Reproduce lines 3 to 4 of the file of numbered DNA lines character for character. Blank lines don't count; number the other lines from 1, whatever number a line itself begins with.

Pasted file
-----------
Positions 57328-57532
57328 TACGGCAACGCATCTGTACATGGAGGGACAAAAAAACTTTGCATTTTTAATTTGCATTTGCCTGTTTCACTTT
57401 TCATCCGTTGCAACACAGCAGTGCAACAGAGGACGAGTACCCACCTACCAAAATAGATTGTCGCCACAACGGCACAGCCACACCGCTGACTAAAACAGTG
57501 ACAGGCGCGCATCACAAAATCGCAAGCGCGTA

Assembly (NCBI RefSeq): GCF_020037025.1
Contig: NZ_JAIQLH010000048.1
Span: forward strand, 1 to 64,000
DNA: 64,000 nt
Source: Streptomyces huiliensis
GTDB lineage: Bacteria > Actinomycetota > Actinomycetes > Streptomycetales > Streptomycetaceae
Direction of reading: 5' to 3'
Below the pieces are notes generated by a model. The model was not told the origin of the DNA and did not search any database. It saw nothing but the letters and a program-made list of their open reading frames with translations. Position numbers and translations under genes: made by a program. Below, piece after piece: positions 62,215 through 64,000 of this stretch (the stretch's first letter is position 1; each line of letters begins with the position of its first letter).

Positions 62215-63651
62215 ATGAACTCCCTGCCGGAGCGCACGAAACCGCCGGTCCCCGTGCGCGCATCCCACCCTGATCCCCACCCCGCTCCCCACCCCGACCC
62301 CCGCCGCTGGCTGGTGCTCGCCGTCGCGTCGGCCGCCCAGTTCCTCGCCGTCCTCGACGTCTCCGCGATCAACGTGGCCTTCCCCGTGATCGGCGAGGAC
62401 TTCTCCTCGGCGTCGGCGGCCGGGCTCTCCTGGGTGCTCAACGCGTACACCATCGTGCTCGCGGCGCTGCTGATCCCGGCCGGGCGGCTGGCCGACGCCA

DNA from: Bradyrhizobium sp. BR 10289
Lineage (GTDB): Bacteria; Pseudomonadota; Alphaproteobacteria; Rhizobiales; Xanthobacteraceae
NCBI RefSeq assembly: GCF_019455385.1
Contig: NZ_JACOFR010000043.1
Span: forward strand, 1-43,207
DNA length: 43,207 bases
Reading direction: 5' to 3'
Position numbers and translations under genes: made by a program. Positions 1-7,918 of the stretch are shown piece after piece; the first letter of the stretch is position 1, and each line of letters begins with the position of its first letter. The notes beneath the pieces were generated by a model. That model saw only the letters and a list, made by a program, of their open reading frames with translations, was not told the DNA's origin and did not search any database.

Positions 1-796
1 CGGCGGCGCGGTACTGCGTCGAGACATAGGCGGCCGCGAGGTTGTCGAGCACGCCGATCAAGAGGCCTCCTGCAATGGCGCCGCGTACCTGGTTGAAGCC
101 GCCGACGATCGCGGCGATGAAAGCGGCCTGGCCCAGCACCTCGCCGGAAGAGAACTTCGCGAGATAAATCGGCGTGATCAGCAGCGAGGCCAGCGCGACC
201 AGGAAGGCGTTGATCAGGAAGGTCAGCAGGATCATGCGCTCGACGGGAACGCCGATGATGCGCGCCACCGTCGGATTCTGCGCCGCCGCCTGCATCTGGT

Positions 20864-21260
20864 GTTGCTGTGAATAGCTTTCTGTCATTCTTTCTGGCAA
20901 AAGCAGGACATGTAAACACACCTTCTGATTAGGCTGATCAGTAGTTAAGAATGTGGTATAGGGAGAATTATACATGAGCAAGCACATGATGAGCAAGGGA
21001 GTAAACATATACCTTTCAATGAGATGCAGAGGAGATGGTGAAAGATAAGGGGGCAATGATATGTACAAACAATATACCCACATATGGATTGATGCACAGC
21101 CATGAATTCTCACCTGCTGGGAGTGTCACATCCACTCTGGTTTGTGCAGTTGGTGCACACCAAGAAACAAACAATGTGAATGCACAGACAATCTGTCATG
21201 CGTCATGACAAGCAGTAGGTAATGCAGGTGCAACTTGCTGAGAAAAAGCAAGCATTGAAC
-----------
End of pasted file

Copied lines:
57401 TCATCCGTTGCAACACAGCAGTGCAACAGAGGACGAGTACCCACCTACCAAAATAGATTGTCGCCACAACGGCACAGCCACACCGCTGACTAAAACAGTG
57501 ACAGGCGCGCATCACAAAATCGCAAGCGCGTA